Philip Wilhelm Ludwig Greisselich 1804 – 1848 was a German orthodox physician who converted to homeopathy, an excellent botanist, who became a military physician and a homeopath.
The Journals and publications of homeopaths informed public opinion considerably more than modern commentors wish to acknowledge. The debate on isopathy is a typical one:
The allopaths of course, reacted with outrage, accusing homeopathy of being a medieval throwback:
‘The Medical world in general considered isopathy as the acme of homeopathic nonsense. Such a position is no longer tenable since isopathic treatment has been introduced and scientifically entrenched by the anti rabies vaccination of Louis Pasteur and the tuberculosis therapy of Robert Koch. The nonsense has changed into a far seeing heroic hypothesis’. August Bier 1925.
Louis Pasteur watched this debate as it was published in Pierre Dufresne’s Bibliotheque Homeopathique issued from 1832 – 1837, and in Philip Griesselich’s Handbuch, and sixteen lay and professional homeopathic journals published in France between 1834 – 1890.
Isopathy provoked endless arguments in the homeopathic circles: other nineteenth century relevant physicians who employed isopathy were John Ernst Stapf, Johann Gottfried Rademacher (founder of ‘organotherapy’), Charles Edouard Brown Seqard, Arnold, Johann Emanuel Veith, while Griesselich, Edward William Berridge and others disapproved this method because the isopathic substancs were rarely subjected to proving and were not prescribed on the basis of symptom similarity as in the original Samuel Hahnemann‘s method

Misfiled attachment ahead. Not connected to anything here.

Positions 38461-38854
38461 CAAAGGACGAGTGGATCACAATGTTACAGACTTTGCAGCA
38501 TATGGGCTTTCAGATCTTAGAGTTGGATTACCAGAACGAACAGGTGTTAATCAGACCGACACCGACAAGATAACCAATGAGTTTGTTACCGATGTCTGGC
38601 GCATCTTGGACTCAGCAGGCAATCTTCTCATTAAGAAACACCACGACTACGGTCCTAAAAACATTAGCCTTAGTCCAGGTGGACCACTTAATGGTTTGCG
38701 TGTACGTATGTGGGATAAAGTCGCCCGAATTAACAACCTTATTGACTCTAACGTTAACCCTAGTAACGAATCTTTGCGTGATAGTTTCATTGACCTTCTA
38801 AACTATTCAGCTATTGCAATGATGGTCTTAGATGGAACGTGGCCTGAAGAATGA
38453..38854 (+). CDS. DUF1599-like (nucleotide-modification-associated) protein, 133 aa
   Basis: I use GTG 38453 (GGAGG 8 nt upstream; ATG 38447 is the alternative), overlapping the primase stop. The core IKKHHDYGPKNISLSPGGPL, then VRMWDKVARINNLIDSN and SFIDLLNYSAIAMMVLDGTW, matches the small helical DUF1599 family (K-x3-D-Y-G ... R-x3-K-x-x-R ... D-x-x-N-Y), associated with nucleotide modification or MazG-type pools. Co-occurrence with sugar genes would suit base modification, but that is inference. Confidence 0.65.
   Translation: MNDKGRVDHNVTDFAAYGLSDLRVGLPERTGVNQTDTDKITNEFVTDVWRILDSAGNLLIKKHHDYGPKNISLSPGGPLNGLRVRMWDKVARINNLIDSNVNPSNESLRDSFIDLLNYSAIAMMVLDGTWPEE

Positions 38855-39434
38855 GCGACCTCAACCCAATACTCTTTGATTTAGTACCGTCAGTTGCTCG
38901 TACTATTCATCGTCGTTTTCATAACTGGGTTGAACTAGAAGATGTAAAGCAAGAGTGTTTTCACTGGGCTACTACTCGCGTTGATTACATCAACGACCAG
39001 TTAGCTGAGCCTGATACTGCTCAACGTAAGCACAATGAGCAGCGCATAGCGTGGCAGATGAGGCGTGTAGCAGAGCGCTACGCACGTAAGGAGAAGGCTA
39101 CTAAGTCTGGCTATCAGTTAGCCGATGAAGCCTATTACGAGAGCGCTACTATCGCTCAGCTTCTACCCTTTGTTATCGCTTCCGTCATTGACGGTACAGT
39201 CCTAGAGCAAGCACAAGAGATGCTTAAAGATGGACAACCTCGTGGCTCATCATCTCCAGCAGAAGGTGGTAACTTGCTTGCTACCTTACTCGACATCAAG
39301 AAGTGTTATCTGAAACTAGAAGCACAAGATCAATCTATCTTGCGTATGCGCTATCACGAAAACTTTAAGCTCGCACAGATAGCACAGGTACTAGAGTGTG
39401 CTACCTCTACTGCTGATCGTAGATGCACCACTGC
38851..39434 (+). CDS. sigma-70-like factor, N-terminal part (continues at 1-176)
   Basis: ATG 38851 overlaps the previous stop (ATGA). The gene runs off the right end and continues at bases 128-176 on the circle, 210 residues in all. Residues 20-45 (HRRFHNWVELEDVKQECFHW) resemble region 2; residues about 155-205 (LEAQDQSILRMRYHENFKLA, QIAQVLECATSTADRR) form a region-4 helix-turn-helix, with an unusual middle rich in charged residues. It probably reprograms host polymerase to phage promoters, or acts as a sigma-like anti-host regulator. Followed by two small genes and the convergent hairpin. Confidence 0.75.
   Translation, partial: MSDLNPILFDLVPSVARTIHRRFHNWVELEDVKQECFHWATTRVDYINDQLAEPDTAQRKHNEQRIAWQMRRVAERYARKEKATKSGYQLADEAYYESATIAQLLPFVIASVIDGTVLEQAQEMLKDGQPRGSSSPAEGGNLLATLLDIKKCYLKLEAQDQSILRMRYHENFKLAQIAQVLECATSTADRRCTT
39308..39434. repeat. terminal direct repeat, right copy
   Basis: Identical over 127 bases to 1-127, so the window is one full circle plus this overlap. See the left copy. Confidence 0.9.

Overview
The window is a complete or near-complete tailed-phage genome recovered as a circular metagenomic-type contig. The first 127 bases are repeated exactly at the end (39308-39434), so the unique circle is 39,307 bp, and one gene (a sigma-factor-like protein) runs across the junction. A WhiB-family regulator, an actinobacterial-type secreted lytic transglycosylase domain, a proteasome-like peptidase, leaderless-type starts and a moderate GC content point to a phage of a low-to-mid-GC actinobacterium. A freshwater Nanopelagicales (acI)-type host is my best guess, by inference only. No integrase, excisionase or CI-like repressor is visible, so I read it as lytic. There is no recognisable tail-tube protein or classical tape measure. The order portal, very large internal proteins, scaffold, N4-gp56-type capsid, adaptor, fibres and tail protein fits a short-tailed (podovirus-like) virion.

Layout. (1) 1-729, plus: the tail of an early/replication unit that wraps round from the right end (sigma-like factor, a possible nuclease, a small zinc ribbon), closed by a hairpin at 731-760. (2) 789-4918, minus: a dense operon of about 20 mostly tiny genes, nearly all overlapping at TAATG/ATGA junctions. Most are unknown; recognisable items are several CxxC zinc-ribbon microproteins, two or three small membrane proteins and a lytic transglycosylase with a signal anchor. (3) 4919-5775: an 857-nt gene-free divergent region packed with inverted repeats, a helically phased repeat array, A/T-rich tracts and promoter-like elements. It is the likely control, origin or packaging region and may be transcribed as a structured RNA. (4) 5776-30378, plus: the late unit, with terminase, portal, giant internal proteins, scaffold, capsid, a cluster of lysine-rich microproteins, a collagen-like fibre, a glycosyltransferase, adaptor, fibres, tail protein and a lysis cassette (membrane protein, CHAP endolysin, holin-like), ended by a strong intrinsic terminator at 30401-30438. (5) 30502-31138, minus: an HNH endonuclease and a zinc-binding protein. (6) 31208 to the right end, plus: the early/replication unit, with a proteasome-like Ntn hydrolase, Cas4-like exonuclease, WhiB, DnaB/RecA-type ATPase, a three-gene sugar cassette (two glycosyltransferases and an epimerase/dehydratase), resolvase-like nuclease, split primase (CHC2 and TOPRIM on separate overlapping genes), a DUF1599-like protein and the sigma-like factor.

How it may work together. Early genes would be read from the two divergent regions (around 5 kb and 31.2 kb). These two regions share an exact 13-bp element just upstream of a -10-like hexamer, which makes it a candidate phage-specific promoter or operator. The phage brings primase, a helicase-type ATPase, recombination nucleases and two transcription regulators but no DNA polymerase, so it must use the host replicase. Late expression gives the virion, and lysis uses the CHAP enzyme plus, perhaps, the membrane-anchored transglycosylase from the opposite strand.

Griesselich knew Samuel Hahnemann, and visited him at his home. Griesselich was a low dilutionist and argued many times with Samuel Hahnemann over his later ideas. Griesselich wrote about his meetings with Samuel Hahnemann:
But in spite of everything the “old man,” almost eighty years of age, was physically and mentally fit and cheerful, as Griesselich has so realistically described in his ‘Sketches’ taken in Köthen.
However, Griesselich soon became a radical, who ‘… strongly favoured the nebulous, subtle and metaphysical in Hahnemann’s teachings‘:
This radical new isopathic and transcendental homeopathic conception, or ‘agent of change’, which originated about the time of the publication of Samuel Hahnemann‘s Chronic Diseases in 1828,  soon spawned a new movement within homeopathy, a dangerous and frightening sub-sect [to people like Robert Ellis Dudgeon], gathering to its cause a motley but energetic crew of rebels, dissenters and freethinkers.
It immediately gained support from those who indulged a taste for the higher potencies, like Simon Korsakoff, Clemens Maria Franz Baron von Boenninghausen, John Ernst Stapf, and Griesselich. Such pioneers were then followed up by Constantine Hering, Henry Clay Allen, Thomas Skinner, Edward William Berridge, James Compton Burnett, John Henry Clarke, James Tyler Kent, and John Weir.
Griesselich wrote prodigiously about homeopathy, and his careful work found its way across the World to homeopathic journals everywhere. His works influenced many of the leading homeopaths of the day.
Griesselich was a realist and a true skeptic:
‘Many well meaning friends of homeopathy say, that the truth will finally prevail. I cannot concur in this. Truth, I see, never and nowhere prevails… ‘
Griesselich also conducted many provings: proving of Aqua marina, proving of Elmen soolbad, proving of Ems, proving of Jatzfeld, proving of Kosen, Soolbad in Naumburg, proving of Kronthal, proving of Landeck in Scheinen, proving of Langebrucken, proving of Meinberg pyrmont, proving of Schwalbach, proving of Teinach in Wirtemburg, proving of Weilbach water, Skizzen aus der Mappe eines Reisenden Homöopathen… , Kritisches Repertorium der homöopathischen Journalistik, Kleine Frescogemälde aus den Arcaden der Heilkunst, Der Sachsenspiegel; freimüthige Worte über die Medizin des Herrn Ritter … , and also his famous Handbuch zur Kenntniss der homöopathischen oder specifischen Heilkunst.